After all the excitement we stayed several more days waiting for a secondary front that did not show up until we had left for Shroud Cay.

 Jan usually drive the dingy.  West wall in background.

 Shameless Iguana begs for food.

 Conch hatchery.  All these shells are alive.

 Live Tulip shell found in 4 feet of water.

Amazing water colors

Monday, February 10, 2014

Little Harbor, Berry Islands--The Cabbage Island Anchorage

From Great Harbor to Little Harbor in the Berry Islands is an easy 22 n.mi. day sail. The entrance is deep and wide open. There is a selection of anchorages. The recommended anchorage is to the south behind Frozen Cay. Frozen Cay used to be called High Cay only a few years ago (including on my old Map Tech charts). This day White Pepper chose the anchorage behind Cabbage Cay because we wanted to be closer to the settlement at Little Harbor (more about that later) and because the weather was quite settled.

This latter fact was quite important as the anchor never bit. The ground looked like sand but acted like rock. None of the three boats in our anchorage ever got a set. However, the wind was so light that we lay to the chain for two days. The anchorage was a bit rolly. It was nothing too uncomfortable. I could see that in any kind of weather things would get really out of hand. The take away lession here is that I can not recommend the Cabbage Cay anchorage.

Little Harbor proper has a recommendation as a hurricane hole if one can tuck in close to the settlement. However, the depth is so shallow that one would have to wait for the storm surge to get in. If White Pepper ever comes this way again, she will opt for the remote Frozen Cay anchorage.

Eventually we did get into the “settlement” and to the famous Flo's Conch Restaurant. We were fortunate to meet Flo's daughter. She told us that her mother had passed three years ago. Her brother and his wife ran the restaurant. These were only two people left on the cay that had supported several families and 50 people in years past. She and her sister worked as personal assistants (nurses' aides) in the USA. We walked around the place. It was a compound of about an acre with cistern, generator, chickens, and geese. There was no road and no path to anywhere. There were enormous piles of conch shells along the shore that represented maybe 50 plus years of harvest. I found it remarkably isolated even by the standards of the Bahamian out islands. Soon enough no one will live here.

On a more cheerful note the conch lunch and Kalik beer were delightful, if overpriced. But one has to consider the effort required to hold back the bush in the price of the food.

 Carved Conch Shell

 Deserted Beach

Flo's Back Yard
Flo's Famous Conch Restaurant

Little Harbor 

Don't Try This at Home, Folks--Great Harbor, Berry Islands

Sunrise Great Harbor, Buddy Boat Gizmo in Foreground

The major problem with entering the Bahamas at Port Lucaya on Grand Bahama Island is that you need a weather window to leave. It is 55 nautical miles to the nearest Berry Island, and that is due SE into the teeth of the prevailing winds. White Pepper had a good window to leave in front of a stationary cold front. Winds were predicted to be light from the south or southwest and seas calm. We cleared the jetties at dawn at 7 am. Indeed the morning started out exactly as predicted. We made good speed with gentle breezes abeam or just forward of the beam. Trimming the sails precisely for a close reach on starboard and motoring we were making good progress. In the afternoon the winds stayed light but gradually veered to the ESE which made a head wind. The motor got so hot I had to back off to avoid starting a fire on the boat. Eventually, the wind came around enough to reset the genoa on a port board. However, by this time our window for a daylight arrival had expired. We arrived at the Great Harbor waypoint at 7:30 pm about an hour after dark.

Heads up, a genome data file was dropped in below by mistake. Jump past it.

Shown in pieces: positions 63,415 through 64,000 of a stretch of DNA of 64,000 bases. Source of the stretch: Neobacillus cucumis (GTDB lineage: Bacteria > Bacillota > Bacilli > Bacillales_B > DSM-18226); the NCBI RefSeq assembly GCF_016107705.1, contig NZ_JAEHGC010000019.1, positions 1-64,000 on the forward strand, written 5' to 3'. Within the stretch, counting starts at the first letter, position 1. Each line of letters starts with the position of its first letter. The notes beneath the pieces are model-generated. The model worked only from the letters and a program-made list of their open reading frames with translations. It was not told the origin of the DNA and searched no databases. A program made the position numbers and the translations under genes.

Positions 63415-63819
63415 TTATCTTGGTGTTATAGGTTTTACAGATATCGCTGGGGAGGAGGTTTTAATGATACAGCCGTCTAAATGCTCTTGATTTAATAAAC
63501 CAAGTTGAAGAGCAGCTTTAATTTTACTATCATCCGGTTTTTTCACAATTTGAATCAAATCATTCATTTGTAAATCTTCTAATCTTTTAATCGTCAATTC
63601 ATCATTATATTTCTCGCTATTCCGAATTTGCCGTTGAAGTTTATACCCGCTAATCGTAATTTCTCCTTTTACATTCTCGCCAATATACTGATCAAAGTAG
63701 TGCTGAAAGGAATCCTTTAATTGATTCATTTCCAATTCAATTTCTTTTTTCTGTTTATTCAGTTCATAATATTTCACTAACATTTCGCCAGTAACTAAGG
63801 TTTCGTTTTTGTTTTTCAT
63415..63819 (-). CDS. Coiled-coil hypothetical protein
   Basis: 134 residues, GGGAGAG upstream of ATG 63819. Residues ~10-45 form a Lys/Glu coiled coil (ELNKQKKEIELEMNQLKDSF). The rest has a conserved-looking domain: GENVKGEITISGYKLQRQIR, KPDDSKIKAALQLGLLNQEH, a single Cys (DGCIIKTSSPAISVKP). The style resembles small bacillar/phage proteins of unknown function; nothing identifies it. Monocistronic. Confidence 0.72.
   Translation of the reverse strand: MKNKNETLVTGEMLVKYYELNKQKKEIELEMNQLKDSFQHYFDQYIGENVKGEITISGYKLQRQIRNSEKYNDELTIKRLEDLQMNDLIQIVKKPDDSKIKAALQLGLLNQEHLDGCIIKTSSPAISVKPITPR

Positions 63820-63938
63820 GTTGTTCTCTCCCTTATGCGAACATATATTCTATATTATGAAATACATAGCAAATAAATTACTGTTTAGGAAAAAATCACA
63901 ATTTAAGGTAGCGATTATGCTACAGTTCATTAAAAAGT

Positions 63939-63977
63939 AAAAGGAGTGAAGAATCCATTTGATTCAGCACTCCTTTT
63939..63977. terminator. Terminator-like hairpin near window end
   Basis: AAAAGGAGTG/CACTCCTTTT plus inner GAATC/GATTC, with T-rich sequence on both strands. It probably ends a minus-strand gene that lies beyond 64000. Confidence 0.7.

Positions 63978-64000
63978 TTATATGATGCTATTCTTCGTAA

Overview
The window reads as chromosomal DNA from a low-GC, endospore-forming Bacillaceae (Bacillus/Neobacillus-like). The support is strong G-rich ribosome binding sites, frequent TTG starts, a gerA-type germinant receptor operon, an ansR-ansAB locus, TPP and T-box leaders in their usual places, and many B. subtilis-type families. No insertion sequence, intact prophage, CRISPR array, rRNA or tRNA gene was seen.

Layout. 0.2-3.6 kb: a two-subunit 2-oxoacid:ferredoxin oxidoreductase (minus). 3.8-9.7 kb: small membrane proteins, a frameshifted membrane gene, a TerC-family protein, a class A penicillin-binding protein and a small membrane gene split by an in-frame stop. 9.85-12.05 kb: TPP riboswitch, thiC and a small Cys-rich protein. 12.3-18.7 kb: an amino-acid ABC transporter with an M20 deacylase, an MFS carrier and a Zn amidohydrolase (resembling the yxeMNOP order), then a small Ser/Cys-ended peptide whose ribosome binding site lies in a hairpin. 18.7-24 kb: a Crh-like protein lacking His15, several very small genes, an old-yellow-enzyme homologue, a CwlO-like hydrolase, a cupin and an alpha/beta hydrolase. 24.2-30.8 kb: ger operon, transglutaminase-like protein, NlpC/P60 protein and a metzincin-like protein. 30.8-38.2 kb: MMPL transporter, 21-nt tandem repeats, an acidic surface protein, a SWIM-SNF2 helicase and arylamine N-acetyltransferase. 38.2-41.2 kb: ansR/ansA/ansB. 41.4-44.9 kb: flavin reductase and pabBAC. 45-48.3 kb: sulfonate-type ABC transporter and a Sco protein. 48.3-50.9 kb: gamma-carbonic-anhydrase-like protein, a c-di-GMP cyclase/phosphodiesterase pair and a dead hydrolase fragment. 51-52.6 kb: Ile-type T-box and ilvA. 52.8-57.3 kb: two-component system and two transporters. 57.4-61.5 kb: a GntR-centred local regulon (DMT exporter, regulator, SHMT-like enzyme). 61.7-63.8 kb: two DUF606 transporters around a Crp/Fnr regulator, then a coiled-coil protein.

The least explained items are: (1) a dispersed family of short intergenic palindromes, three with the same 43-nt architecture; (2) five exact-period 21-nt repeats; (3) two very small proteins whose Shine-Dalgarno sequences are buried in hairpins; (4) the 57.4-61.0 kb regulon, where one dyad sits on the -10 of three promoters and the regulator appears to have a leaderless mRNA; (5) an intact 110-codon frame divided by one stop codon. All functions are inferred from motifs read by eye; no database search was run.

Conventional wisdom, endlessly repeated, is to never enter a strange port at night. Countering this ancient and sound advice was a powerful desire not to spend the night at sea. Also in our favor was a bright moonlight, calm seas, and almost no wind or current as it was slack water. The opening is about 300 yards wide which is quite large by local standards. Great Harbor is an old and historic harbor for ships transiting the Gulf Stream and Bahamas. It is tucked up between Great Stirrup Cay and the northern tip of Great Harbor Cay. It gets poor reviews from the cruising guides, but who cares about surge and current when the alternative is the deep blue sea of the Northwest Providence Channel at night.

The Garmin chart plotter was spot on guiding White Pepper through the opening and to a safe anchorage in 10 feet of water. The land was dimly visible in the moonlight. There were, of course, no aids to navigation. Later, after celebratory rum, I thought that isn't this the way we enter all anchorages nowadays—with eyes glued to the chart plotter? Aren't all landings just instrument rated landing even in visual rated conditions?

Just because we got away with it I do not recommend entering Great Harbor at night. I would , however, take the same window again if it comes up. But next time I will leave Port Lucaya at 4 am.

Finally, what's a good sailblog worth without a cute kitty picture?